Newswise — The stereotype that associates being “brilliant” with White men more than White women is shared by children regardless of their own race, finds a team of psychology researchers. By contrast, its study shows, children do not apply this stereotype to Black men and women.
“Among adults, gender stereotypes apply differently to men and women depending on their race,” explains Andrei Cimpian, an associate professor in New York University’s Department of Psychology and the senior author of the study, which appears in the Journal of Social Issues. “That’s why it is important to consider how gender and race intersect when examining children’s gender stereotypes about intellectual ability.
“Our research indicates that the stereotype associating brilliance with White men more than White women is likely widespread—but also that children acquire no such stereotype about Black men and women. In fact, they may see Black women as more likely to be brilliant than they do Black men.”
Previously, Cimpian and his colleagues found that, by the age of 6, girls become less likely than boys to associate brilliance with their own gender and are more likely to avoid activities said to require brilliance.
However, previous research on this stereotype has not considered how its acquisition might differ depending on the race of the men and women targeted by the stereotype—or depending on children’s own race. In other words, does the “brilliance” stereotype extend across racial backgrounds?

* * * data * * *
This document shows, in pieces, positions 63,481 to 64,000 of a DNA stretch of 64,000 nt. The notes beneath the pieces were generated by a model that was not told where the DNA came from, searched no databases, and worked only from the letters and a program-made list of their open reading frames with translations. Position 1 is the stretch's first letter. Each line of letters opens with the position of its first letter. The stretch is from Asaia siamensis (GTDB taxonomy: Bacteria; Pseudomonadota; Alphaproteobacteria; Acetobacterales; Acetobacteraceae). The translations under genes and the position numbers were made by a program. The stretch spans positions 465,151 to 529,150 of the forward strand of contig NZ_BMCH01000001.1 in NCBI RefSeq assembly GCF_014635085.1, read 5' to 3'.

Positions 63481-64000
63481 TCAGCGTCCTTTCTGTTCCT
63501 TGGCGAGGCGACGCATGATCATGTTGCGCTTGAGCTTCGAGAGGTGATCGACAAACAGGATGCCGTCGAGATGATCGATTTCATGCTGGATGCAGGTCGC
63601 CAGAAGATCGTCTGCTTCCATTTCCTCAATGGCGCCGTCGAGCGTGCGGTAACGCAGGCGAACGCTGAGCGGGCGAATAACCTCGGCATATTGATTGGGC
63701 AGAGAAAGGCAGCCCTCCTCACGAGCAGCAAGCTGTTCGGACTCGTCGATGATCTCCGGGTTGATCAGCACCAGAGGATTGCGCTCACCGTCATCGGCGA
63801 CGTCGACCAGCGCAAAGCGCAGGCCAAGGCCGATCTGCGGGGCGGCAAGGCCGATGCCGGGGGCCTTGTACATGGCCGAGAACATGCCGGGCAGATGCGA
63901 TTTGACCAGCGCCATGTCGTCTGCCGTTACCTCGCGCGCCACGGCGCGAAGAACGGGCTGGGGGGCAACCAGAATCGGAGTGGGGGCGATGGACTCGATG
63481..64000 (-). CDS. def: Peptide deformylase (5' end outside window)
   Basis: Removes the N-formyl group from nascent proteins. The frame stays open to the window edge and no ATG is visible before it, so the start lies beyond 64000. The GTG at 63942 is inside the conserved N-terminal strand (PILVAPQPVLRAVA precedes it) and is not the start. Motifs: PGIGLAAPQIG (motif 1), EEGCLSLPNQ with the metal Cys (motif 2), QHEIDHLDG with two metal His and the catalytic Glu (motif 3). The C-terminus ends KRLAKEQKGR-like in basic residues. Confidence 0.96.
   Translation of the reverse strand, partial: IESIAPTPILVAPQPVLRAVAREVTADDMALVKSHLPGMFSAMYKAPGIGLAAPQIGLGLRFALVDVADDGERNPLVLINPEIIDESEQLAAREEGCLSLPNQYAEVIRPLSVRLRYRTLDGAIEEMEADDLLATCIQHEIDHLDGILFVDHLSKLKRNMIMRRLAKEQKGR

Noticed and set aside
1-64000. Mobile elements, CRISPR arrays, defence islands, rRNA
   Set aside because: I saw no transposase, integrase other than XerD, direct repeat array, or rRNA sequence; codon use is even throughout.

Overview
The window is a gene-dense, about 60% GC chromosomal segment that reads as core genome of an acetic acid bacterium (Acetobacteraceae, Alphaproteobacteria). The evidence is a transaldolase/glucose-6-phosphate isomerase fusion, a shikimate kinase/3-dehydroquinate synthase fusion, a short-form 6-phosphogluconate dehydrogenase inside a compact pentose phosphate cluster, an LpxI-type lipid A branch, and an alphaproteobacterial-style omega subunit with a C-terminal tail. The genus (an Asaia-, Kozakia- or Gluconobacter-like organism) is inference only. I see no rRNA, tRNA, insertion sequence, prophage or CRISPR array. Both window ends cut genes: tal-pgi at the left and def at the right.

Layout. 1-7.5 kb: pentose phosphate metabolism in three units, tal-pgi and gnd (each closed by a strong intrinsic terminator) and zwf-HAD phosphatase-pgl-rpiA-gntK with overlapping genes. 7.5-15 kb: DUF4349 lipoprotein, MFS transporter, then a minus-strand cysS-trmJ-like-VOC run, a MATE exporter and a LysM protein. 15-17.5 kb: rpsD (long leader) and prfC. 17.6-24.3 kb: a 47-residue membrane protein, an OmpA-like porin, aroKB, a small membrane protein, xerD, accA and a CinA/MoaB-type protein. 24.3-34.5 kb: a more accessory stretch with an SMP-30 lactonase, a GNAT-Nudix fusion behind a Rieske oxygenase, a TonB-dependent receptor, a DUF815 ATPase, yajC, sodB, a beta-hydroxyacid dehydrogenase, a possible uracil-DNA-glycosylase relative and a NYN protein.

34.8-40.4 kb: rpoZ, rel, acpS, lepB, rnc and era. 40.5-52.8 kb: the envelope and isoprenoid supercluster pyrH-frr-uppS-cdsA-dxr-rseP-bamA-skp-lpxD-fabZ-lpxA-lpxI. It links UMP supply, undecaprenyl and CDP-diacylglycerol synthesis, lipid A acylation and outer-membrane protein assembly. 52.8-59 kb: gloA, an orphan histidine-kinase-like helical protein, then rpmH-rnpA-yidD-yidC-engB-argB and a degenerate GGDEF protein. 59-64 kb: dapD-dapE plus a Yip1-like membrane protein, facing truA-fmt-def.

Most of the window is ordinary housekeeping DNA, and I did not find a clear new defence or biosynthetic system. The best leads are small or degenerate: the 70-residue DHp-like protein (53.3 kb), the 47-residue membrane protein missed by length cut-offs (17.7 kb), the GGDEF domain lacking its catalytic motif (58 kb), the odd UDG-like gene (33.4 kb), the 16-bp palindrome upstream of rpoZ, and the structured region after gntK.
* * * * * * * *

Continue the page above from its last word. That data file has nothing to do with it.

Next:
Answering this question is important, the researchers note, because prior work by Cimpian and his collaborators has suggested that this “brilliance” stereotype may be a key reason for the gender gaps observed in many prestigious careers where intellectual talent is valued, including those in science and technology.
In their Journal of Social Issues study, the scientists posed a series of questions to more than 200 5- and 6-year-olds from New York City public elementary schools, comparing their assumptions about the intellectual abilities of White men and women with their assumptions about the intellectual abilities of Black men and women.
To gauge this, the researchers showed the children photographs of eight pairs of adults in a naturalistic setting (e.g., in a home, in an office), one pair at a time. The two people in each of the eight pairs were a woman and a man of the same race (four Black male/female pairs, four White male/female pairs). Children were told that one of the two individuals in each pair was “really, really smart” and were then asked to guess which one the smart individual was.
These results showed that, overall, children associate White men, more so than White women, with brilliance. The researchers also compared White children’s responses with those of children of color (primarily Latinx, Black, and Asian) and found that they were largely in agreement on this topic.
However, children’s views about the intellectual abilities of Black men and Black women were quite different. In fact, the researchers found, children generally see Black men as less brilliant than they do Black women.
“Overall, these findings reinforce the conclusion that the gender-brilliance stereotype is acquired relatively early on in life, but they also suggest that this stereotype may ‘look’ different depending on the ethnicity of the women and men that children are reasoning about,” observes Jilana Jaxon, a co-first author on the paper and an NYU doctoral student at the time of the research.
“Understanding this nuance of how race modifies gender stereotypes is important,” adds Ryan Lei, a co-first author on the paper and an NYU postdoctoral researcher at the time of the study. “Research such as this is essential if we want to combat the effects of these stereotypes on all children’s educational and career aspirations.”
The study’s other authors were Reut Shachnai, a research assistant, and Eleanor Chestnut, a postdoctoral researcher, who were both at NYU at the time of the study.
The research was supported by grants from the National Science Foundation (BCS-1530669, BCS-1733897).
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Journal of Social Issues; BCS-1530669, BCS-1733897